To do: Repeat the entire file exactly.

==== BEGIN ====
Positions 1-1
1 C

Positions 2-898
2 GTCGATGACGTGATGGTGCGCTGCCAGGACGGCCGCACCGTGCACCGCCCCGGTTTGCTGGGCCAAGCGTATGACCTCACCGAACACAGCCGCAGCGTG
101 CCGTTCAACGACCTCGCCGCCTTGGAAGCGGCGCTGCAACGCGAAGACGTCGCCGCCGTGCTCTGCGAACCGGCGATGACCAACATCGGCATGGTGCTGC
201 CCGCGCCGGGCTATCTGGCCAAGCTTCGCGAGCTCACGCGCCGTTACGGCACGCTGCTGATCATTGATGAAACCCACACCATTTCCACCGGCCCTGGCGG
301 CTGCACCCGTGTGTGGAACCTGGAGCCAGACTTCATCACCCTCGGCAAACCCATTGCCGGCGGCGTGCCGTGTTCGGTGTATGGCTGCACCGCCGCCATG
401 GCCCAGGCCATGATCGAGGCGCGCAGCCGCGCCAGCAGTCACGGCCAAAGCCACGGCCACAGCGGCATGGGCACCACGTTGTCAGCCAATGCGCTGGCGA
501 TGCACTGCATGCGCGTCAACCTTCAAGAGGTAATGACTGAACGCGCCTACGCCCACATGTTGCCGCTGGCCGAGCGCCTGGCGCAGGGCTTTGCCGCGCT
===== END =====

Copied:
Positions 1-1
1 C

Positions 2-898
2 GTCGATGACGTGATGGTGCGCTGCCAGGACGGCCGCACCGTGCACCGCCCCGGTTTGCTGGGCCAAGCGTATGACCTCACCGAACACAGCCGCAGCGTG
101 CCGTTCAACGACCTCGCCGCCTTGGAAGCGGCGCTGCAACGCGAAGACGTCGCCGCCGTGCTCTGCGAACCGGCGATGACCAACATCGGCATGGTGCTGC
201 CCGCGCCGGGCTATCTGGCCAAGCTTCGCGAGCTCACGCGCCGTTACGGCACGCTGCTGATCATTGATGAAACCCACACCATTTCCACCGGCCCTGGCGG
301 CTGCACCCGTGTGTGGAACCTGGAGCCAGACTTCATCACCCTCGGCAAACCCATTGCCGGCGGCGTGCCGTGTTCGGTGTATGGCTGCACCGCCGCCATG
401 GCCCAGGCCATGATCGAGGCGCGCAGCCGCGCCAGCAGTCACGGCCAAAGCCACGGCCACAGCGGCATGGGCACCACGTTGTCAGCCAATGCGCTGGCGA
501 TGCACTGCATGCGCGTCAACCTTCAAGAGGTAATGACTGAACGCGCCTACGCCCACATGTTGCCGCTGGCCGAGCGCCTGGCGCAGGGCTTTGCCGCGCT